Purpose of review: Staphylococcus aureus (S. aureus) is correlated with the development of persistent severe inflammatory disease of the upper airway including chronic rhinosinusitis with nasal polyps (CRSwNP). The presence of S. aureus is associated with atopic disease including allergic rhinitis and atopic dermatitis and is associated with poor outcomes.
Recent findings: Several different strains of S. aureus generate different toxins and gene products that can account for organism pathogenicity. S. aureus bacteria and its antigens shape the bacterial and fungal microbiome and the mucosal niche which generates host responses that can account for inflammation. The multiple disease phenotypes and molecular endotypes seen in CRSwNP can be characterized by T-helper cell environment within the inflammatory milieu, the presence of epithelial barrier dysfunction, aberrant eicosanoid metabolism, poor wound healing, and dysfunctional host-bacteria interactions which lead to recalcitrant disease and worse surgical outcomes. Understanding the pathomechanisms that S. aureus utilizes to promote nasal polyp formation, prolonged tissue inflammation, and bacterial dysbiosis are essential in our efforts to identify new therapeutic approaches to resolve this chronic inflammatory process.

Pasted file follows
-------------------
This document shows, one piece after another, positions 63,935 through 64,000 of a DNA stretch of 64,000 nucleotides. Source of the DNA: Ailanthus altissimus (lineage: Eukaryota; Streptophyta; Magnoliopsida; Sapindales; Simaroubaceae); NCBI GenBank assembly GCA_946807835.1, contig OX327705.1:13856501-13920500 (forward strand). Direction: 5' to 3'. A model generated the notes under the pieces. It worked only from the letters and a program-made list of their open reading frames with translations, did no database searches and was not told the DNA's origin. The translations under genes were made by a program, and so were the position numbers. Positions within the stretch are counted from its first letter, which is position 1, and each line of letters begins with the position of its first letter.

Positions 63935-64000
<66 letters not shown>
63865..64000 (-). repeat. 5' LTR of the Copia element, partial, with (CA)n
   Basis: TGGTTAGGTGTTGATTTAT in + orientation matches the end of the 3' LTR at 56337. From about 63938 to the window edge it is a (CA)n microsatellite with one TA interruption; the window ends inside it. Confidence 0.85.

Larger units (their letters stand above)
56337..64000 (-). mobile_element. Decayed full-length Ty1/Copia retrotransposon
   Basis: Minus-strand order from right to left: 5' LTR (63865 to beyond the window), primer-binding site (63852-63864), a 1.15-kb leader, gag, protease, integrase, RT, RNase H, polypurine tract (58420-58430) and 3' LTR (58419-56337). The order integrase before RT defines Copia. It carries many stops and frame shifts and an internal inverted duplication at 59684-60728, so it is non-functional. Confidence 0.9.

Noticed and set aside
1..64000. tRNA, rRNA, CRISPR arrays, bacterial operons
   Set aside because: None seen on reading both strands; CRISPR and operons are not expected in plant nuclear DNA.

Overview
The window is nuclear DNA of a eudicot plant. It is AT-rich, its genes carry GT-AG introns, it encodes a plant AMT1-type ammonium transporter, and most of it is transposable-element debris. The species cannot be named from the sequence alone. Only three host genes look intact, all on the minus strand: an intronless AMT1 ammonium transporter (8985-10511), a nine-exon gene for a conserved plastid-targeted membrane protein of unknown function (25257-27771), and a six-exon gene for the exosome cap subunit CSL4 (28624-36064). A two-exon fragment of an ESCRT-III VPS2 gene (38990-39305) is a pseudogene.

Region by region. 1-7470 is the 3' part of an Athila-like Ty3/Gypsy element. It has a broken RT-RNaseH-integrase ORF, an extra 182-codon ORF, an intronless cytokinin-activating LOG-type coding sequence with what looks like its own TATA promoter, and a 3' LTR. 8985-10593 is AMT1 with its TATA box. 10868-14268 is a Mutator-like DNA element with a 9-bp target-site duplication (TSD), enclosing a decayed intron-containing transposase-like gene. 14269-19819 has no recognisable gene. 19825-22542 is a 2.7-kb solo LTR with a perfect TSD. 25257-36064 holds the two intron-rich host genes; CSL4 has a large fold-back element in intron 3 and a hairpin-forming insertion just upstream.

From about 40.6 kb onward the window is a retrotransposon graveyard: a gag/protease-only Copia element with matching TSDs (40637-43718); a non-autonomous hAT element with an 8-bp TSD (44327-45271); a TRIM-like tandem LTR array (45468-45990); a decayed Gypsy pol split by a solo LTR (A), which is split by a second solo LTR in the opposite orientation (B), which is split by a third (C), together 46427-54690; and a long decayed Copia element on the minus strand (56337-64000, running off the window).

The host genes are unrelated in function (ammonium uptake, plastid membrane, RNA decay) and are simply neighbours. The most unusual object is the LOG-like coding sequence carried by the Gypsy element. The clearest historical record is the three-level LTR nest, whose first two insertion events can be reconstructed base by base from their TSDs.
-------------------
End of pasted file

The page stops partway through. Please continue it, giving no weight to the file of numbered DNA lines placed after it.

Keywords: Chronic rhinosinusitis; Innate and adaptive immune system; Nasal polyps; Staphylococcus aureus; Superantigens.